« ForrigeFortsæt »
In her attic-window the staff she set,
Up the street came the rebel tread,
61 Halt!”- the dust-brown ranks stood fast. “ Fire!”-out blazed the rifle-blast.
It shivered the window, pane and sash;
Quick, as it fell, from the broken staff Dame Barbara snatched the silken scarf;
She leaned far out on the window-sill,
“ Shoot, if you must, this old
gray head, But spare your country's flag,” she said. A shade of sadness, a blush of shame, Over the face of the leader came;
The nobler nature within him stirred
“Who touches a hair of yon gray head
All day long that free flag tost
Ever its torn folds rose and fell
And through the hill-gaps sunset light
Barbara Frietchie's work is o'er,
Honor to her! and let a tear
Over Barbara Frietchie's grave
And ever the stars above look down
COBBLER KEEZAR'S VISION 43
THE beaver cut his timber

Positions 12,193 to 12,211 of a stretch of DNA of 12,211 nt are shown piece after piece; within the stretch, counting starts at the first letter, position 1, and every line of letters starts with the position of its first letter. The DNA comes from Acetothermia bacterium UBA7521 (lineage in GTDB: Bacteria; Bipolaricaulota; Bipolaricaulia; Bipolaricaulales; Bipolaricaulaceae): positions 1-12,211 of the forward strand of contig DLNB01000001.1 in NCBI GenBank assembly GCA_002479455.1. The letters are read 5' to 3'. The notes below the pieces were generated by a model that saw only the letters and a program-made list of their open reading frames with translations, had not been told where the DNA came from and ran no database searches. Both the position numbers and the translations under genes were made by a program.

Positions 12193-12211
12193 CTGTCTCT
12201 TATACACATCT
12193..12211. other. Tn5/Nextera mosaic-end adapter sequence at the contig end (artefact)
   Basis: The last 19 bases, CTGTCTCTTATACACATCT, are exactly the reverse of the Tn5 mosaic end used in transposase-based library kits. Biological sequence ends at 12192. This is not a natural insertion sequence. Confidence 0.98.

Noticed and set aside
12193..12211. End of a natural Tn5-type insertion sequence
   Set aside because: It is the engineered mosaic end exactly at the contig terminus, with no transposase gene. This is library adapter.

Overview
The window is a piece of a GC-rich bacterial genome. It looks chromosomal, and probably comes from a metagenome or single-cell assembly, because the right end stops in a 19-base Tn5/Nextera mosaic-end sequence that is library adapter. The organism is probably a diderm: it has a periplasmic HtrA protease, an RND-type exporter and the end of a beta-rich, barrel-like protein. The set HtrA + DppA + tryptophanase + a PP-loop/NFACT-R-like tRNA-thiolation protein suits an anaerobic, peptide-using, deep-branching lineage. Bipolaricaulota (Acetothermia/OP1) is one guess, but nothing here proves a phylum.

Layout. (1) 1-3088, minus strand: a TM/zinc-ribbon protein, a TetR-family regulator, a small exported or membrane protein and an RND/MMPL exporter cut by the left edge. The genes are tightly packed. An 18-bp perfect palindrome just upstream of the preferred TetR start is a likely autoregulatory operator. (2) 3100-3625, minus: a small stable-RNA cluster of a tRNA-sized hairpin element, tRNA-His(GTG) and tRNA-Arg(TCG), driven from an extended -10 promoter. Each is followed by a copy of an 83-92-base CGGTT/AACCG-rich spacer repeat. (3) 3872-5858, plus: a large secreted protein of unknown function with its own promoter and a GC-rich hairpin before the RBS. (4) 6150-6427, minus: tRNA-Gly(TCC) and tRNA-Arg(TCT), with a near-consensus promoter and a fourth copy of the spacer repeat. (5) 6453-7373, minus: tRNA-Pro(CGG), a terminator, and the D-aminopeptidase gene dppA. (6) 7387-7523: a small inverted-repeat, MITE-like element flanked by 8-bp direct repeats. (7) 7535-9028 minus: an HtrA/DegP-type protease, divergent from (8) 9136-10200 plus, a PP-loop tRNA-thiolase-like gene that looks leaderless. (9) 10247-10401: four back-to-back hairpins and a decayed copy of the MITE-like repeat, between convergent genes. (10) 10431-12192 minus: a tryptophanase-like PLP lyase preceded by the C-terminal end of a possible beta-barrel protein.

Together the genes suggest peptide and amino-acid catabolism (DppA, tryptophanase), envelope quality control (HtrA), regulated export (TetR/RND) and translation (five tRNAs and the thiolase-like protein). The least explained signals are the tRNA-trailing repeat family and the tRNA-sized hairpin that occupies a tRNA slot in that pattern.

With patient teeth that day, The minks were fish-wards, and the crows
Surveyors of highway,
When Keezar sat on the hill-side
Upon his cobbler's form,
To keep his waxed-ends warm.
And there, in the golden weather,
He stitched and hammered and sung ; In the brook he moistened his leather,
In the pewter mug his tongue.
Who brewed the stoutest ale,
In the coin of song and tale.
Who dress the hills of vine, The tales that haunt the Brocken
And whisper down the Rhine.
Woodsy and wild and lonesome,
The swift stream wound away, Through birches and scarlet maples
Flashing in foam and spray, —